Clean up fallen berries, nuts, fruits, birdseed, etc.
Clean up any leftover food, drinks, or pet food.
Identify Areas of Damage
Knowing where your raccoon is spending most of its time and pinpointing the damage will help you target your control method.
Popular raccoon activities include:
Invading your attic
Eating your crops
Stealing fish from your pond
Living underneath your porch
Raiding your trash cans
Attacking your bird feed
Rats and Mice
The word rodent means "to gnaw." We will mostly be reviewing the type of rodent called "commensal rodent." The word commensal means "sharing one's table." The three types of commensal rodents are the House Mouse, the Norway Rat, and the Roof Rat. These rodents carry diseases and eat and contaminate our food. These rodents co-exist with humans and closely associate with human habitats for food, water, and shelter. If living conditions for the rodents (food, water, and shelter) are right, they can multiply quickly. In your rodent control program, the essential first step is to eliminate or control their food, water, and shelter provisions. After this first step, use the methods of trapping and baiting to get rid of the rodent population. Other rodents, such as the white-footed mouse, deer mouse, harvest mouse, pocket mouse, or a pack of rats may enter buildings, particularly if they are near wooded areas or fields.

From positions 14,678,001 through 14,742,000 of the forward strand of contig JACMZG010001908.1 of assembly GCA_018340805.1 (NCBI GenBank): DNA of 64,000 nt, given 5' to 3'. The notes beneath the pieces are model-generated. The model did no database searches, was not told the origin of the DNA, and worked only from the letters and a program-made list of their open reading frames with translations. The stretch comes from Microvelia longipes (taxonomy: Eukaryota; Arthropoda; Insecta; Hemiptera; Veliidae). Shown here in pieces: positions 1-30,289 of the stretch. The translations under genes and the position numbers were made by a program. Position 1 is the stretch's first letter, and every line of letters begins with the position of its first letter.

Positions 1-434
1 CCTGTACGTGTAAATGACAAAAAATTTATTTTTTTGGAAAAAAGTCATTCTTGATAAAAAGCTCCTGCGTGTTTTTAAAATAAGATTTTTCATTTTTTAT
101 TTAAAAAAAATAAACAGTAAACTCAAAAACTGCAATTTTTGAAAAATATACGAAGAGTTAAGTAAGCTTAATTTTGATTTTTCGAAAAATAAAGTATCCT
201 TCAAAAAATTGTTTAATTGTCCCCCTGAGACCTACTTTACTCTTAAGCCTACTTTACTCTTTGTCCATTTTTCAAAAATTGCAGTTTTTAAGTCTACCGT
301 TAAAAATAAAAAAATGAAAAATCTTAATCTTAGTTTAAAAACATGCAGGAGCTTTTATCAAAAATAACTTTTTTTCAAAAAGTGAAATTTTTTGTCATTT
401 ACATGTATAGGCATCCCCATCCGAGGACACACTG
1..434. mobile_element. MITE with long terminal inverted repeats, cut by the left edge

Other types of rodents, such as the white-footed mouse, deer mouse, harvest mouse, pocket mouse, or pack rats may enter buildings, particularly if they are near wooded areas or fields.
Gopher, Ground squirrel, Moles and Voles
Pocket gophers are burrowing rodents that live underground almost all the time. They are so named because of their large external fur-lined cheek pouches, one on either side of the head. These pouches or “pockets” are used for carrying food. They are well equipped for a digging, tunneling lifestyle with powerfully built forequarters, large-clawed front paws, fine short fur that doesn’t cake in wet soils, small eyes and small external ears, and highly sensitive facial whiskers to assist movements in the dark. An unusual adaptation is the gopher’s lips, which can be closed behind the four large incisor teeth to keep dirt out of its mouth when it is using its teeth for digging.